The assets remain productive, as do the people (at least those with jobs or those active in volunteerism), but the rate of *growth* in productivity has ebbed. People can tangibly feel either directly (in the size of their paycheck or lack thereof) or intuitively (via market perception and economic figure releases) this reduction in GDP/Asset value growth in the US.

      This is one of those topics that makes me feel in over my head, I have to admit. Market forex movements show steady long-term movement of forex into gold, and maybe that continues as more people decide to jump on the band-wagon, but ultimately won’t change the fact that gold (except in the hands of highly-skilled craftsmen or manufacturers) is useless as a productive asset and cumbersome to own, store, and insure.

      • boatman1 says:

        i understand the EU member countries problem of not being able to print to save (?) themselves but printing has other problems…..they got in their situation by BORROWING from EU member states which was made easier BY the eu currency union.

        up 300% in gold in last 3 years.

        one ounce of gold will buy the dow within 2-4 years steve…. on some level it already is a currency….for now…..tho selling day will come.

        this is just the beginning of the middle of this debt fiasco from an exponential credit bubble brought on by unconstrained money since ’71.

        along way from over…..un constrained humans ultimately screw anything up.

        just my take.

      • No argument vis a vis unconstrained humans lol

  3. Pingback: Daily Reading on the Financial Markets: 9/9/11 « Playing the Ponzi

  4. boatman1 says:

    well, i appreciate your commentary here,its one of the 30 sites i read everyday, and i know there’s alot to be learned from a trader such as yourself.

    maybe once in awhile i can show something from my point of view.

    if we all agreed, there wouldn’t be a market.

  5. Tom Hickey says:

    Welcome aboard.

    Don’t listen to the cynics that say understanding how the monetary system actually works is dangerous and either no one should be told else the system should be hobbled. The system has already been hobbled in most Western developed nations and look at how well that has worked out. It has simply served the interest of the plutocratic oligarchy and created a global depression that the entire world is still floundering in.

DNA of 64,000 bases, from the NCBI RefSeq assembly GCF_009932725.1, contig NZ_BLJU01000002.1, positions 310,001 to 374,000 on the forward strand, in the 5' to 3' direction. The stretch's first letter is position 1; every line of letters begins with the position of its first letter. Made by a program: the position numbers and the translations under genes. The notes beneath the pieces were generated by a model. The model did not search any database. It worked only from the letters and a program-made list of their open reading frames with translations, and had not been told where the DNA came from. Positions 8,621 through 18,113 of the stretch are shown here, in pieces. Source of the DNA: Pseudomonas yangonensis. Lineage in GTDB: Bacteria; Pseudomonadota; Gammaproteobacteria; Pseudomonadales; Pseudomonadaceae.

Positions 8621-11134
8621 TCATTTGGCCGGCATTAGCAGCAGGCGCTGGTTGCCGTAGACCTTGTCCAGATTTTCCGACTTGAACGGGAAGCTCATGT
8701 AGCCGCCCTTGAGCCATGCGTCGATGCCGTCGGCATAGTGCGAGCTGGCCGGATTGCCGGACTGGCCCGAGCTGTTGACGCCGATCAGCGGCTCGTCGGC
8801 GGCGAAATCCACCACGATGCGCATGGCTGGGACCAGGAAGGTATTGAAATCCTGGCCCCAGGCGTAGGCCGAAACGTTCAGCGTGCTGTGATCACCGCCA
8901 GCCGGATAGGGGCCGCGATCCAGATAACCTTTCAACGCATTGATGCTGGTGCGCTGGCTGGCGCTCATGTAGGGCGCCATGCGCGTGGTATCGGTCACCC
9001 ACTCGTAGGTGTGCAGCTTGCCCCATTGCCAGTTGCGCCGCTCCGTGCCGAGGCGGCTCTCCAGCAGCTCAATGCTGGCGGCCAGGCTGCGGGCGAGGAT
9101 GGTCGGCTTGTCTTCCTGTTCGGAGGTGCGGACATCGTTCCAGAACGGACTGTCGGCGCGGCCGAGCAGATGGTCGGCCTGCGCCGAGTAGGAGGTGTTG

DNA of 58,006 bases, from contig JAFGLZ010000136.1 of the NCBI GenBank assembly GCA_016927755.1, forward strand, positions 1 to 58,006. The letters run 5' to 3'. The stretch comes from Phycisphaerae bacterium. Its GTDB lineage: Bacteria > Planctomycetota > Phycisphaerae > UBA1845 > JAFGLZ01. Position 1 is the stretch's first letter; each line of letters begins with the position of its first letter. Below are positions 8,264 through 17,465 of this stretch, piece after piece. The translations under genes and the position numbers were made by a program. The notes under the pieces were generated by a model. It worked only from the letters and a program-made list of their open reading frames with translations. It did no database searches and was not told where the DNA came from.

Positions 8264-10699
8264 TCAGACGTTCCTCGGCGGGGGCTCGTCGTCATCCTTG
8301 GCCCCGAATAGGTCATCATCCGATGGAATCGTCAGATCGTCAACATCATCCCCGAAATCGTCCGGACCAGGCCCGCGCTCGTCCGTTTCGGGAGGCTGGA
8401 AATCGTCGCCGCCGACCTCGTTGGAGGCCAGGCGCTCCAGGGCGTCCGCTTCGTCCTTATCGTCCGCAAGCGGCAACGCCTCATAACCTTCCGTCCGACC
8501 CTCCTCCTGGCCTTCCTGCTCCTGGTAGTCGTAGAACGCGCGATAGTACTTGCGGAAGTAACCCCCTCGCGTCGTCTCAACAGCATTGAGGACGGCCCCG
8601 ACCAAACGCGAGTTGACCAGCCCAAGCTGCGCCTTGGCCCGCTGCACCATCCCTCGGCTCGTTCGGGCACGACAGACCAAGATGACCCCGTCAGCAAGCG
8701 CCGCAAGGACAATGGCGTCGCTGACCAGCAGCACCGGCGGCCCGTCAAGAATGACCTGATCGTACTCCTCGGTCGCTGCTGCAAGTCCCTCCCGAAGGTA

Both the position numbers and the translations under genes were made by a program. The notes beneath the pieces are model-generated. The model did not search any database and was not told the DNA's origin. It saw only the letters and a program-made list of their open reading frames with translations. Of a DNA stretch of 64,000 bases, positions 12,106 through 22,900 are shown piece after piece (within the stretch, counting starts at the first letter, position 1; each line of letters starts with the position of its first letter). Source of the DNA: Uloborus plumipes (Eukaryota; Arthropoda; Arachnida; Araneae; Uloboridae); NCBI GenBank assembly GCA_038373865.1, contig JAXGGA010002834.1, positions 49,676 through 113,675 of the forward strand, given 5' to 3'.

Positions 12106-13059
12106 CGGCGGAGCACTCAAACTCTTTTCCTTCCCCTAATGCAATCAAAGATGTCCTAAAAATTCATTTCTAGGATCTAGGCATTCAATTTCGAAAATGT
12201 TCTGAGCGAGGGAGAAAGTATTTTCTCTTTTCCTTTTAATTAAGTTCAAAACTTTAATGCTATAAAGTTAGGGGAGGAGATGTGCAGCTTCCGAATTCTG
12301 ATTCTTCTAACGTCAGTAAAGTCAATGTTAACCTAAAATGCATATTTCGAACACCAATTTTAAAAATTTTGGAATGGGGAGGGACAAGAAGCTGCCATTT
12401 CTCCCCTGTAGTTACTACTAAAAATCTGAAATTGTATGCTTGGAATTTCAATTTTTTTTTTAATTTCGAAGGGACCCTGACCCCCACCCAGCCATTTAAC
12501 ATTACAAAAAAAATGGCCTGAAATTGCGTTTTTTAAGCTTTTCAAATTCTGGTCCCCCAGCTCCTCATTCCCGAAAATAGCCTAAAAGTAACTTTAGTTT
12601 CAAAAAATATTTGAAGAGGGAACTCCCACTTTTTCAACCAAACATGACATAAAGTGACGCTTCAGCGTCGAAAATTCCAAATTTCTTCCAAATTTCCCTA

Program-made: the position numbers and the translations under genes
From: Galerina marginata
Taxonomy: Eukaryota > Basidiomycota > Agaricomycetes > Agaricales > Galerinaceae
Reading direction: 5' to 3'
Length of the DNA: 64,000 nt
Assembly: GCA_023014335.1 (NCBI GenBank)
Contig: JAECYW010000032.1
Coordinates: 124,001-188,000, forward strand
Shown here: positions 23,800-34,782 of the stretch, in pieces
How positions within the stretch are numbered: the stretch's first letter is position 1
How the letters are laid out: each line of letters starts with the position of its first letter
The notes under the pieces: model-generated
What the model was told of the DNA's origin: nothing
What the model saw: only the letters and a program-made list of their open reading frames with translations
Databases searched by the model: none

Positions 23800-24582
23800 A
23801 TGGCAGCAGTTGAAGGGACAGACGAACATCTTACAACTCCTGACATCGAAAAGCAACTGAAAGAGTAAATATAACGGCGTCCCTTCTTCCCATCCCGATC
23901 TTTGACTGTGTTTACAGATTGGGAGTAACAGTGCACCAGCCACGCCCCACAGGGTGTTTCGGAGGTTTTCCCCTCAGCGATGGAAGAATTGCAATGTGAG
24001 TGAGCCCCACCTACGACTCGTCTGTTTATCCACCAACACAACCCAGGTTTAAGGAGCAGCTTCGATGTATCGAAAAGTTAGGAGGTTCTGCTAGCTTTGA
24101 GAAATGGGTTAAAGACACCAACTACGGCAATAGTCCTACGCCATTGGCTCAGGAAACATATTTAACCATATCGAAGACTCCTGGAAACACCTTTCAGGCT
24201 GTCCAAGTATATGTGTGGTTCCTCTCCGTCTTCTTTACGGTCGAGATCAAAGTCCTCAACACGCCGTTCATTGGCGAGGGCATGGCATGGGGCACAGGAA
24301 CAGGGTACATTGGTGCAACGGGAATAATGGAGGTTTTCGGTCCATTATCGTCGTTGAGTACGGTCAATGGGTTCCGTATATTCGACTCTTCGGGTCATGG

The basis of liberal democracy is “Trust te process.” The ruling elite will try to corrupt any system that is put in place and use it to their benefit. Democracy is the only system that has been devised that gives the people a regular opportunity to correct that at the ballot box.

    An informed electorate is required in order for democracy to work, however, So spread the word on MMT.

    MMT has three aspects. 1) a description of monetary operations, 2) a macro theory based on SFC models, sectoral balances, functional finance, and 3) policy options following from 1 and 2. These policy options are also guided by knowledge of other analysis, such as Minsky’s financial instability hypothesis. The rage of policy optons extend across the political spectrum, and while MMT economists put forward various policy options, MMT as an economic theory is politically neutral.

    Yes, knowledge of MMT can be abused, just like any other knowledge. The remedy is democracy, not suppression of either the knowledge or the options that it makes available, which are capable of transforming the world. The alternative is more of the status quo, or moving backward toward a fixed rate system, limiting policy space.